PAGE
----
the head of traffic police said, we are only an implementing the laws we have in the books.
    if thats the case, when women is stopped by a traffic police the only thing he could do is a ticket for not having a licence.
    Yet, the problem will be PVPV, but from what I understand of the law, it none of there business, but as we all know it’s always there business.
    if a collective effort been made no one can stop this movement.
    women will drive, and thats a fact, the when part is yet to be seen.

    cheers

  16. Laylah

    I linked your post to my blog, thanks for the translation :)

  17. Behind

    And i forgot what about bike, and walking around without problem here, no place for walking to go shopping except to walk in the street with the crazy circulation, well this is Saudi Arabia.

  18. Majid

    Driving is just one thing, I hope women can get all their rights in a conservative country run by men, 80 percent of whom are very badly educated and very badly raised by their very badly raised parents. It is not surprizing that such actions are initiated by Saudi women and not men, because the women here have all the education and are considered the elite of the nation. The men are a bunch of stray dogs barking at each and everything that doesn’t go their way. i pray for all Saudi women and hope you get the change you seek.

  19. Pingback: Women Driving In Saudi Arabia: My Personal Thoughts « Future Husbands And Wives Of Saudis (FHWS)

  20. Excellent information on Women driving cars…how do we
    start its implementation | Saudiwoman’s Weblog..
    It is without doubt one of the most reliable that Ive come across in a long time.

  21. I am sorry, I do not mean to be rude to your people but when I read an article in the Norwegian news today I had to laugh my head off. Some men of your country really make a laughing stock out of themselves.

    I have translated the article:

    “Claiming women destroys the ovaries to drive
    A Saudi minister asks women put reason ahead of emotions and warns them not to break the prohibition to drive yourself.

    Should we believe the conservative minister Sheikh Saleh al – Lohaidan in Saudi Arabia’s top Mullah Counsil , the women driving may end ut damaged and really bad.

    He claims it is known that female drivers destroy their ovaries and risk having children with clinical injuries, writes Reuters.

    Women in Saudi Arabia are not allowed to drive themselves. A group of activists has launched a new campaign to challenge this ban. They encourage all Saudi women to get behind the wheel and drive yourself 26 October.

    The campaign has been divided in style and has received support from several of the most famous female activists.

    Mean female drivers have children with injuries
    Sheikh Saleh al – Lohaidan , which is one of the 21 members of the country’s top Mullah counsil , looks therefore have to warn women that they risk destroying their sexual organs and ability to make healthy children if they defy the driving ban.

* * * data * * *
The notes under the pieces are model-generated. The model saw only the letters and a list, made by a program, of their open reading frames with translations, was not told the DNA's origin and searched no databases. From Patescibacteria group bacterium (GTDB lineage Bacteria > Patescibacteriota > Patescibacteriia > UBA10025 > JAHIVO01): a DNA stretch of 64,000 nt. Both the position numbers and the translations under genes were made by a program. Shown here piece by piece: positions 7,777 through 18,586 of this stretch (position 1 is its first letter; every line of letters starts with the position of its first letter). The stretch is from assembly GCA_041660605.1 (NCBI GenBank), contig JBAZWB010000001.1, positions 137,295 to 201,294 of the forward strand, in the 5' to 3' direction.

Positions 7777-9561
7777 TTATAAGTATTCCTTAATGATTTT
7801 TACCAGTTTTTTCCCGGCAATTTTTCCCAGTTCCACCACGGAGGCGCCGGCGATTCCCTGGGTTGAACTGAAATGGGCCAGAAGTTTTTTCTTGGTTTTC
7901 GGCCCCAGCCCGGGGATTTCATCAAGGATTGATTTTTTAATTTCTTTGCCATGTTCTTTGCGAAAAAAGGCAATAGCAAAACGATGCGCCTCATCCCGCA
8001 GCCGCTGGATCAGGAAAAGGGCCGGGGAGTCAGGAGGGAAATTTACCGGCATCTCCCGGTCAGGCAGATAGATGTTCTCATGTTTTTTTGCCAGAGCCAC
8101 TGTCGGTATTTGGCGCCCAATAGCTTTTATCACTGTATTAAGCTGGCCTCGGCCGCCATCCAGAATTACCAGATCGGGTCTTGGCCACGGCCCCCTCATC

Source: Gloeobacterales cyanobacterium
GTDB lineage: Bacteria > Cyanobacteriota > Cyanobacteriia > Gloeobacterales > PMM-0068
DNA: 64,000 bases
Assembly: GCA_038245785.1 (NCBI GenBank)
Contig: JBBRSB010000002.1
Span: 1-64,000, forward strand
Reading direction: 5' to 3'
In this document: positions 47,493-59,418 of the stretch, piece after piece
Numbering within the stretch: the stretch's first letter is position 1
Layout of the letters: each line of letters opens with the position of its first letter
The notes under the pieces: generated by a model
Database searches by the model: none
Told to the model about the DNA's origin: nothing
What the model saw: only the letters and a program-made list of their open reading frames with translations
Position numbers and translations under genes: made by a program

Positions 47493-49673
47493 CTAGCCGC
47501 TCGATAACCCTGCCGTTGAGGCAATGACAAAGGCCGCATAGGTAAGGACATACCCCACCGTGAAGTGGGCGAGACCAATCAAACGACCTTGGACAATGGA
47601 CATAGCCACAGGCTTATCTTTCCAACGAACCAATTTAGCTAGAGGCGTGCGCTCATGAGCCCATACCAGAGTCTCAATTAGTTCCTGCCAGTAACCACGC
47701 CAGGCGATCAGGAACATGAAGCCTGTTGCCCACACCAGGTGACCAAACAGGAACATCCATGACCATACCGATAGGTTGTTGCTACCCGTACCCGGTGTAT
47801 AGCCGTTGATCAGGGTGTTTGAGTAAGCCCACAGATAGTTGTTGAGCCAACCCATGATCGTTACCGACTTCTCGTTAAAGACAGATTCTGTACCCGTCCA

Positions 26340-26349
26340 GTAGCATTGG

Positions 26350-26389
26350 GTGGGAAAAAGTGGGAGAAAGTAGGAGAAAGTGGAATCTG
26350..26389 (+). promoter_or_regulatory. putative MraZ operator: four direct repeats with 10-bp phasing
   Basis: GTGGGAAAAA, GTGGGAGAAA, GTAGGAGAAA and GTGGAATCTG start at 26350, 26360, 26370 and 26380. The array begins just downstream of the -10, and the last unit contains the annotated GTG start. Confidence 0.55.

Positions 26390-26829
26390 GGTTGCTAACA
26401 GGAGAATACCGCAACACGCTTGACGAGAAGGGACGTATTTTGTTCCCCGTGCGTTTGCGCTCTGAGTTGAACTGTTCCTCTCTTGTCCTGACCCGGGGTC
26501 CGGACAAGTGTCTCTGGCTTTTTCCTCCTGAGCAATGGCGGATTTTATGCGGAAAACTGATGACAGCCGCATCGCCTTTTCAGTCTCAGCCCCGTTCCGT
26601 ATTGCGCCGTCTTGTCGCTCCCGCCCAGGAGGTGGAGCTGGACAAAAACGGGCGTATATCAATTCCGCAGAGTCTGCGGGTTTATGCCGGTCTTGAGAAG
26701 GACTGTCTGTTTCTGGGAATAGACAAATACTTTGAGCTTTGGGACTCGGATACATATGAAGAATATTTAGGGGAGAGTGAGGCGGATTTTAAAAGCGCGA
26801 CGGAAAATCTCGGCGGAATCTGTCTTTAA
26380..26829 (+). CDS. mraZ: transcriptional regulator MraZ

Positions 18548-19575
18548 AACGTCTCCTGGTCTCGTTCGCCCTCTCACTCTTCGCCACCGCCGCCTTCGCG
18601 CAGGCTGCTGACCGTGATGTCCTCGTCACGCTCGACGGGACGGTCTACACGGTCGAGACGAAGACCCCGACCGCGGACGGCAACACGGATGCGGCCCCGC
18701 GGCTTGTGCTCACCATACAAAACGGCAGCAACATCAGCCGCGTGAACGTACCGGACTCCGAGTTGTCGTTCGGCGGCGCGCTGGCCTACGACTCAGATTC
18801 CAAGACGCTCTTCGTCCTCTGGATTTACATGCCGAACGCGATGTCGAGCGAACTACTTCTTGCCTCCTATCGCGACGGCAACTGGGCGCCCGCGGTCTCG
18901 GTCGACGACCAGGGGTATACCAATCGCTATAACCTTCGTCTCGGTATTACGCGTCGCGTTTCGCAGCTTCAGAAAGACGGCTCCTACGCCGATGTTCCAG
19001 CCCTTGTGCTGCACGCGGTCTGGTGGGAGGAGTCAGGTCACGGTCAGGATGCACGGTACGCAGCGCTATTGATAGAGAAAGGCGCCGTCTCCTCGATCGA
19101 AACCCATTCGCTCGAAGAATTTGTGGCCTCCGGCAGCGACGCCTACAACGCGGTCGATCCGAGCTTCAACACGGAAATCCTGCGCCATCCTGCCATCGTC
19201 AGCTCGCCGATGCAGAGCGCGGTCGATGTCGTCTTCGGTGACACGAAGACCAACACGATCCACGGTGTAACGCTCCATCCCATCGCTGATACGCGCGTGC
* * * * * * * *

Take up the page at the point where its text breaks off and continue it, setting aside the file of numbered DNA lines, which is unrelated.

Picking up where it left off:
In an interview published Friday he asks women ” put reason before their hearts and feelings ,” according to Reuters.

    – If a woman driving a car without it being extremely necessary, it can have negative physical consequences. Medical studies have shown that it automatically affects the ovaries and allows the pelvis is pushed upward , according to al – Lohaidan.

    – That ‘s why the women who drive regularly have children with different clinical injuries, he claims.

    He refers not to some case studies .

    ” Putting the Kingdom of embarrassment ”
    It is not clear whether the other members of the priestly council parts al – Lohaidans vision.

    It is not the first time he takes strongly against reform or measures designed to enhance Saudi women’s freedom. King Abdullah dismissed him as head of a legal counsel in 2009.

    In documents leaked by Wikileaks, U.S. diplomats described al – Lohaidan as one that is known to prevent reforms.

    They also think his ” ill-considered statements have put the kingdom in embarrassment more than once .”

    Was sentenced to lashes for driving
    There is no formal law that prevents Saudi women from driving. It is only a religious ruling issued by a religious leader when the car was introduced many decades ago .

    If women will go places, they must be driven by either a hired driver or an employee, or by a male family member.

    This has been challenged several times. A couple of years ago, a woman sentenced to ten lashes for driving the car herself, according to Amnesty International.

    It happened two days after King Abdullag had granted women the right to vote in the country.”